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India: Two grassroot Hindu & Muslim women heroes from Mumbai

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Collective Impact Partnership (CIP), a program by 5 organizations working towards women’s rights, health, and leadership. Some of our women leaders have been working towards looking after the most vulnerable communities in Maharashtra during this pandemic.

1. Sabah Khan, Co-Founder, Parcham – Sabah is best known for introducing the football initiative for adolescent girls in Muslim ghettos. She has been a member of the ‘Muslim Women’s Rights’ Network’, a group advocating the rights of Muslim women and Gender Just laws since 1999.As a member, Sabah was responsible for the formulation of the Progressive Nikahnama. She has edited a book of poems ‘Bebaak Qalam’ (Unrestrained Pen) a collection of poems in Urdu on the theme of identity. She is a member of an autonomous feminist collective, Forum Against Oppression of Women. She is currently working as a Consultant to the Transforming M East Ward Project, an action research project of Tata Institute of Social Sciences (TISS) that seeks to create a model of inclusive urban development in M East Ward, the poorest municipal ward in Mumbai.

“We are working with an organization to distribute rations to some of the football trainees in Jogeshwari. We are providing support for rations and medicines to those in need in Mumbra. We are transferring money to their account because we don’t want any of our volunteers risking exposure. Some youth who met during the anti CAA protests have set up a lockdown relief helpline. Parcham members are volunteering for that as well. They need Marathi speaking people so spreading the word. TISS has set up a response team where we are working with communities and BMC. We’ve provided rations to 1000 families so far and we have a commitment of another 4000 packets from Art of Living. The school of media studies of TISS is working on community education material that can be circulated via WhatsApp. I am helping with suggestions on the content and with the communities for the ration distribution.”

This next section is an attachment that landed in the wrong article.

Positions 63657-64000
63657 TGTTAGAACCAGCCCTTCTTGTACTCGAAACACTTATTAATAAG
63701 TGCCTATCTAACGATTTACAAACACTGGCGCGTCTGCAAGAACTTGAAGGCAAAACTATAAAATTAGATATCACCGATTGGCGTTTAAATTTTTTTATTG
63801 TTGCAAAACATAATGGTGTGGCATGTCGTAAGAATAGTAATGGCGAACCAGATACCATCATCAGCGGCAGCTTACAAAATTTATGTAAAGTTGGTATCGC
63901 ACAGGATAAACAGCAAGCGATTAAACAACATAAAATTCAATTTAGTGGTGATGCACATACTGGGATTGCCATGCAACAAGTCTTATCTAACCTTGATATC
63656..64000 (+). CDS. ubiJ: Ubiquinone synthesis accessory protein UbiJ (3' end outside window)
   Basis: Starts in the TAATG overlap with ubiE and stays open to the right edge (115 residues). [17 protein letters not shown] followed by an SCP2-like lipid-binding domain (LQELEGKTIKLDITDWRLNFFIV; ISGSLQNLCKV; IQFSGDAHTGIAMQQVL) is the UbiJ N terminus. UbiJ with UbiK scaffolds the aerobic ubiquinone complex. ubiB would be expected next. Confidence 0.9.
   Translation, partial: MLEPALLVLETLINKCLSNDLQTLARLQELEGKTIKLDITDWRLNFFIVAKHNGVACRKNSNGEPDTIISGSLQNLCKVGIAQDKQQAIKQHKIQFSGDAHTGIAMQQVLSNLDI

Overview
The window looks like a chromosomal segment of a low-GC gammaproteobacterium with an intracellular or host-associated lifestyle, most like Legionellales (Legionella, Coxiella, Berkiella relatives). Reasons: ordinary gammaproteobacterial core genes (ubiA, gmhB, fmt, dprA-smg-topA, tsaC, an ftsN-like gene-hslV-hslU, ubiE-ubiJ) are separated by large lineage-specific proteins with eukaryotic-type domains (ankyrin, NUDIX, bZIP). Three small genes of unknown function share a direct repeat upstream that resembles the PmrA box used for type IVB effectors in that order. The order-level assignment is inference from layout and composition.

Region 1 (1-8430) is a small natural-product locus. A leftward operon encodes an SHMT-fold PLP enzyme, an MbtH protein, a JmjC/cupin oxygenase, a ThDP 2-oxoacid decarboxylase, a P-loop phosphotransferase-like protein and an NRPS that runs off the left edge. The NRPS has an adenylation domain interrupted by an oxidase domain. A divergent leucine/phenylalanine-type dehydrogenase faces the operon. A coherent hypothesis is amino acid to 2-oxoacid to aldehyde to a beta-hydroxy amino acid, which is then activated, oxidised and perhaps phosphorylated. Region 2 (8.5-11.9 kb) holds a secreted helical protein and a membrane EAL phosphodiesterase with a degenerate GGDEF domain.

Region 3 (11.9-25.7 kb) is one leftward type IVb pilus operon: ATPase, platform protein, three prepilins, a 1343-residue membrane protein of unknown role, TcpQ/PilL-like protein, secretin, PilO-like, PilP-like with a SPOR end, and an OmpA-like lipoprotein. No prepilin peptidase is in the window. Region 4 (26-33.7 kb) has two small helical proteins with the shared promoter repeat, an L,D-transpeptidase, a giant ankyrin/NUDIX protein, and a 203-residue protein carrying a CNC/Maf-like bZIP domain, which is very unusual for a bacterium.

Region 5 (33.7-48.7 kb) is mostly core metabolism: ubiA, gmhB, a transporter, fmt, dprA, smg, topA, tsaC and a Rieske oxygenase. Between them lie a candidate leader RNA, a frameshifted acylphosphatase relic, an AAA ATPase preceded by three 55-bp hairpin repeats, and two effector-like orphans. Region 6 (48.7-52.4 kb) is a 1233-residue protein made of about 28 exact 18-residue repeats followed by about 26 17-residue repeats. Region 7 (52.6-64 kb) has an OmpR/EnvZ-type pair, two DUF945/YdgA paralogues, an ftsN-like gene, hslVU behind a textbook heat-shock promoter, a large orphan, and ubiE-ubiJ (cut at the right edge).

2. Deepa Pawar, Founder & Director, Anubhuti: Deepa Pawar is the founder and director of Anubhuti, a young women-led organization working for equity, justice, and democracy. A member of a vulnerable nomadic tribe, Deepa began working as a social activist when she was 14 years old. She has spent nearly two decades working with women, communities, NGOs, and state and local governments on issues of gender, health, rights, community development, and sanitation. Deepa is a core team member of the nationally and internationally acclaimed Right to Pee campaign, a grassroots, young women-led initiative for safe, accessible, and dignified public toilets for women, girls, trans persons, and the disabled.

“We are identifying the most vulnerable families in our working areas who are from tribal, nomadic tribe, single women headed households, etc. Tribal or adivasi as the communities are called in India and nomadic tribes to which I also belong – are the most extremely marginalized communities in India. They have lost all livelihood in the nation-wide lockdown and in the last few days all meagre resources have dried up. We are looking at reaching about 50 families with:

1. Distributing food & other essential items to the most vulnerable households

2. Helping with rent money for selected households who would otherwise be homeless by next month

3. Scholarships for young women from the above-mentioned backgrounds, whose education will be the first long-term casualty once this crisis is over”.

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